Michigan mother fighting rare cancer makes medical history

Only 200 patients worldwide have battled this disease

By Sarah Mayberry, M.P.H. - Producer

ANN ARBOR, Mich. - Becky Dykes just turned 29.  It's a birthday she feared she might not live to see. 

The single mom from White Lake, Mich. is fighting a very rare cancer. 

"If the cancer takes me, what's going to happen for my daughter?  That's really the first thing that popped into my head," said Dykes.

It's a question no parent wants to consider, but it's one Dykes and her young daughter Vanessa can't avoid.

"She had her little fingers crossed, and my mom asked her why she was crossing her fingers and she said, 'I'm just hoping that Mommy doesn't die,'" said Dykes.  "Of course, you want to tell her everything is going to be okay, but at the same time, I don't want to give her false hope."

But hope is something Dykes has a little more of lately, thanks to her doctors at the University of Michigan.

Her strange symptoms first started three years ago, shortly after she moved to Georgia.

"An insane amount of itching.  I'd just be itchy all the time," said Dykes.

Doctors initially thought the itchy patches on her face and scalp were due to an allergy, but while visiting her family in Michigan this past Christmas, Dykes started to get much worse.

"Very lethargic, sleeping all day.  I couldn't stay up for more than three hours at a time," said Dykes.

A chest X-ray revealed the stunning truth.

"All my lymph nodes were enlarged, and from that point we went forward, and they found the cancer," said Dykes.

She was diagnosed with stage 4 histiocytic sarcoma.  It's an extremely rare cancer that involves a specific type of white blood cell called a histiocyte.

"It is something that we see very, very rarely even in a major cancer center like the University of Michigan.  I had never seen one before," said Dr. Ivan Maillard, a hematologist and researcher at the University of Michigan's Life Sciences Institute.

Only about 200 people in the world have been diagnosed with the type of cancer Dykes has.  That doesn't give doctors much guidance when it comes to treatment, but from the start, Dykes' team was determined to find a way to help her fight.

"We started with conventional potent chemotherapy, and she had really no response to that whatsoever," said Maillard.

By then, the cancer had spread to Dykes' spleen, liver and chest.

"There was two weeks that she was on her death bed.  We didn't expect her to make it through the night," said Judy Trahey, Dykes' mother.  "She was literally suffocating."

That's when her doctors made a big discovery.

"We noticed that her cancer cells were expressing an unusual protein for which we have a drug that can target it very very specifically," said Maillard.  "We reasoned that even if it had never been tried before, if the target was there, the drug that we had against that target might be effective."

Dykes is the first patient with her cancer to be treated with the drug called brentuximab.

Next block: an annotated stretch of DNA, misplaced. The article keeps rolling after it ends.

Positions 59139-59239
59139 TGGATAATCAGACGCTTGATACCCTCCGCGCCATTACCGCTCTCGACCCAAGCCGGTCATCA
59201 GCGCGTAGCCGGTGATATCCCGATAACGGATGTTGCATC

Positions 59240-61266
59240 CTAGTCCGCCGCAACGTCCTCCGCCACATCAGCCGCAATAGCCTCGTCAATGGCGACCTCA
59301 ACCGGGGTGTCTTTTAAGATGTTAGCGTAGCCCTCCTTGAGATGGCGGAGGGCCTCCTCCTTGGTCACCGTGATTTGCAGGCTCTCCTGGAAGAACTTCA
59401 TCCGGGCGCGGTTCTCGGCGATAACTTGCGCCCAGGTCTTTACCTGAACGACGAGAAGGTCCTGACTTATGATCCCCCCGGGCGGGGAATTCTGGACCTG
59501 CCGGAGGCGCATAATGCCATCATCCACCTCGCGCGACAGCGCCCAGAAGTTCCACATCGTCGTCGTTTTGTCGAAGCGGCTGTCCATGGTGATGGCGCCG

"It was a little bit of a miracle," said Maillard.  "Virtually within 48 hours after we gave her the drug, everything turned around.  She felt subjectively better, and all of the parameters that we could measure in her blood and otherwise were starting to improve.  We could see her spleen shrinking from week to week, and all her blood counts became normal."

"Just the knowledge that the doctors have that they'd even try this is awesome, it really is," said Dykes.

Doctors have also worked with the manufacturer to make sure the cost of the treatments is covered.  It's around $25,000 a treatment, every three weeks.

What doctors have learned from Dykes could help other patients battling this cancer and others.

"We're hoping that this will reach other oncologists across the world who may come across a patient like Becky," said Maillard.

"The more people know it, the more people it will save," said Dykes. 

Maillard said systematically identifying potential drug targets could be the future of cancer treatments for all patients.

"It's a great feeling when it works as well as it did for her.  It gives me a lot of motivation to come back to the lab here and work even harder to find new treatments like that for other patients."

"We know that God has a purpose, that she's not going through this in vain," said Trahey.  "The doctors can get the credit, but God will get the glory."

Dykes still has a very long road ahead.   The drug is helping, but it's not a cure.  The next step for her is a bone marrow transplant.  Doctors hope she will be strong enough to have that soon.  Dykes is determined to keep fighting, for herself and her daughter.

"I don't want to leave her. At all. Ever."

Dykes is facing staggering medical bills and will need to move to Ann Arbor to be near the hospital when she has her bone marrow transplant.   A "Blessing For Becky" fund has been set up to help.  You can learn more by clicking here.

To learn more about the Life Sciences Institute, click here.

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